Monday, February 1, 2016

The Need for Self-Love (Practicing Self-Care)



February is the unofficial month of love, all thanks to that pesky Valentine's Day. I don't usually do much to celebrate the "holiday" because it never seemed like a big deal to me. (Well, except for the years I was single. Then it seemed like a big deal!) In fact, my boyfriend and I might not even see each other this Valentine's Day.
Image result for chocolate hearts
"Love" that will go straight to my thighs.

So while I may not prescribe to the ooey-gooey, lovey-dovey brand of affection that chocolatiers and greeting card companies try to sell, there is one type of love that I am a big proponent of:

Self-love.

Just in case this all sounds selfish or conceited, let me assure you that it definitely is not. Loving yourself is one of the most important things you can do for yourself!

Loving yourself means knowing your boundaries and having realistic expectations of yourself.

In my own life, it means knowing when I'm feeling too stressed. It's knowing when to start saying "no" to other people and when to start saying "yes" to myself.

The best way for me to stay in love with myself is to practice self-care: doing the little things to make sure I stay happy and healthy outside of my work life, writing life, other relationships, and responsibilities.

Sometimes, when you're already feeling stressed, it seems impossible to block off time of the day for yourself. When there are a million things on your to-do list, how are you supposed to push that all aside and do something just for you?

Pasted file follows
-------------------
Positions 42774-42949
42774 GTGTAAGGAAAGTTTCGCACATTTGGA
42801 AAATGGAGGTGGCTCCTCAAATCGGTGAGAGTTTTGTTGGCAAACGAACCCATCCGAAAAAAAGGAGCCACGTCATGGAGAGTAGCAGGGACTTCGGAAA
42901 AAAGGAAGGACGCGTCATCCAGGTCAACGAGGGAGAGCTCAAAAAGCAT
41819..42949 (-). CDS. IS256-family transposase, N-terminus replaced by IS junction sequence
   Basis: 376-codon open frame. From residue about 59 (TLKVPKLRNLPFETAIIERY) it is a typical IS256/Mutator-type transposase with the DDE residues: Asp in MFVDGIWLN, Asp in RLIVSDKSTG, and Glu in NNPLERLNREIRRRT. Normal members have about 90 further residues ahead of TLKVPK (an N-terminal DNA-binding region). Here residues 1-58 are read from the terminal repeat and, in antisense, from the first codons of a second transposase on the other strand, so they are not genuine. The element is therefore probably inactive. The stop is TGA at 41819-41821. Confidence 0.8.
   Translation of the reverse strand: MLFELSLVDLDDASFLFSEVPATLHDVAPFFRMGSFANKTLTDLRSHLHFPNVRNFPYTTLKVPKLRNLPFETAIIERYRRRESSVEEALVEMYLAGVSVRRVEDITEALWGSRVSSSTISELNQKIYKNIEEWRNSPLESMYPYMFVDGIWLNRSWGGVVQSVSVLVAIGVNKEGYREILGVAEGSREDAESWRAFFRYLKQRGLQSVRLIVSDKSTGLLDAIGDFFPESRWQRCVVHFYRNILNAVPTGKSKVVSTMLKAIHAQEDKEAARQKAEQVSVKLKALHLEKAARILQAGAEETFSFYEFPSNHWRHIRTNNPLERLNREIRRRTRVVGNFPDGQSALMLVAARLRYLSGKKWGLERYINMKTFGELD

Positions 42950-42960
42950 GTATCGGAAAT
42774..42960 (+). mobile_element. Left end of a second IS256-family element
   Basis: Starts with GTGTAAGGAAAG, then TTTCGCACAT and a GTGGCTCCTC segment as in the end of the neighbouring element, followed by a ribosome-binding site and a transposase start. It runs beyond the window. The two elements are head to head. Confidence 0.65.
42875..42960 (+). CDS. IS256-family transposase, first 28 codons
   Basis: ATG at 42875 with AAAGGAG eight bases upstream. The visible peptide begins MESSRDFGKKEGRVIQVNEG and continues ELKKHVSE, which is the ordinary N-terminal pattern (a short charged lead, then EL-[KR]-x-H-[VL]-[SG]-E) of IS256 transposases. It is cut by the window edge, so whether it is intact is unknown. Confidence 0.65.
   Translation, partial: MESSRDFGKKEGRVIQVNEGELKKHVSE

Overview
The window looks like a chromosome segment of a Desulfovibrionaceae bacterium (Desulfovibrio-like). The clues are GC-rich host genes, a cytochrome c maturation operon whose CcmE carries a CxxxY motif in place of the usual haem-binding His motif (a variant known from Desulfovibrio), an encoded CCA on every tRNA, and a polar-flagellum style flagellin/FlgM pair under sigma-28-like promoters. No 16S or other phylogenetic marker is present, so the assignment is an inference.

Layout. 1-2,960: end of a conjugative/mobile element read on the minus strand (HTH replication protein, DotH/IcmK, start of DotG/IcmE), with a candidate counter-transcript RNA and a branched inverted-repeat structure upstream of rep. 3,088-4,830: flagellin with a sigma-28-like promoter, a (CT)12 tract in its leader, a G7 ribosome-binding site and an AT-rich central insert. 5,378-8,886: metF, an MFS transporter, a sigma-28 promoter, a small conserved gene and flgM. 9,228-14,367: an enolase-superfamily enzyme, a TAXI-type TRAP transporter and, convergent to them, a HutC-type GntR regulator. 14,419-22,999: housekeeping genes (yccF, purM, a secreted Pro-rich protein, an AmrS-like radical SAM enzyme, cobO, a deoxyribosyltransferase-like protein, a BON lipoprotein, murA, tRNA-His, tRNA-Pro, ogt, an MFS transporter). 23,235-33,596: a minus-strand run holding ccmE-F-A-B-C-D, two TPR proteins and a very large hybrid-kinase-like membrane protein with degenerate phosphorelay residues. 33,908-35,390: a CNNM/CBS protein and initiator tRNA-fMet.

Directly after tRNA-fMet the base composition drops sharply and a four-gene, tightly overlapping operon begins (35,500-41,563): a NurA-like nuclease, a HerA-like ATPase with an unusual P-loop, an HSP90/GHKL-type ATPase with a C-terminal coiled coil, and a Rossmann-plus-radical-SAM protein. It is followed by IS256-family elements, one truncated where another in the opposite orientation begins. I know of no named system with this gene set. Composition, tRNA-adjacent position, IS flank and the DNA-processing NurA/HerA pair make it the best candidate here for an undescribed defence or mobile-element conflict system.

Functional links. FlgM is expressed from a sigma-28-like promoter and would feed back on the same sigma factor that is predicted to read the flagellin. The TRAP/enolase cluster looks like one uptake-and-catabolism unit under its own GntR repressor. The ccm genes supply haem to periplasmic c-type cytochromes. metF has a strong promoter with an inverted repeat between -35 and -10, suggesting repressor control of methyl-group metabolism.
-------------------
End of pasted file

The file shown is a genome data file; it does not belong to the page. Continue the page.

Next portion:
I'm not gonna lie to you: it's hard. It's hard as hell, but it is essential. You will thank yourself.

How do I do it? Well, I'll tell you!

  1. Check in with yourself. The first thing I do, especially when I recognize that I'm feeling stressed or upset, is to mentally take a step back and check in with myself. I'll stretch my body to ease the physical tension, take a few deep breaths, and ask myself, "What's got you feeling this way?"
  2. Work out. Now I'll be the first to admit that I'm not especially good at keeping up with this one. It can be hard to hit the gym when there are a million other things that you think you should be doing. So I tell myself, "You only have to go for half an hour. Thirty minutes." A lot of times, I'll end up staying longer than that. I'll watch TV, listen to music, and/or read on my Kindle as I get moving on the treadmill.
  3. Eat something healthy (and delicious, but mainly healthy). When I'm feeling stressed, I want comfort food: mac and cheese, cheeseburgers and fries, fried chicken, anything with gravy, and CHOCOLATE. And while eating those things might make me feel better in the moment, I'll only end up feeling worse later. Most likely, my stomach will be queasy from overdoing it, and I'll be kicking myself for succumbing to the stress and overindulging. Sweets are treats, not medicine. But if I eat something healthy and filling, like an apple with almond butter, or some pistachios, it will make me feel better and I won't hate myself later.
  4. Treat yo self. There is something to the wise words of Tom Haverford and Donna Meagle. But don't let it be only one day out of the year! Treat yo self whenever you need a pick-me-up. How do I treat myself? Manicures, a new deep hair mask conditioner, taking a night off from writing to read a good book, going to the local theatre to catch a movie, spending some quality time with my cat, catching up with my friends, planning a fun date night... any of these things will lift my spirits.


The key is to listen to yourself. Know when you're feeling stressed, and learn what your stressors are so you can minimize your exposure to them or, hopefully, avoid them altogether.
How do you practice self-care? Share in the comments!



Keeping Up With the Jacobses:
February 2016

  • Tuesday, February 16: Sophia Henry is celebrating the release of POWER PLAY, the latest in her Pilots hockey series, from 12:00 noon to 11:00 pm. I'll be attending the Facebook party and having fun with Sophia and a great group of writers.

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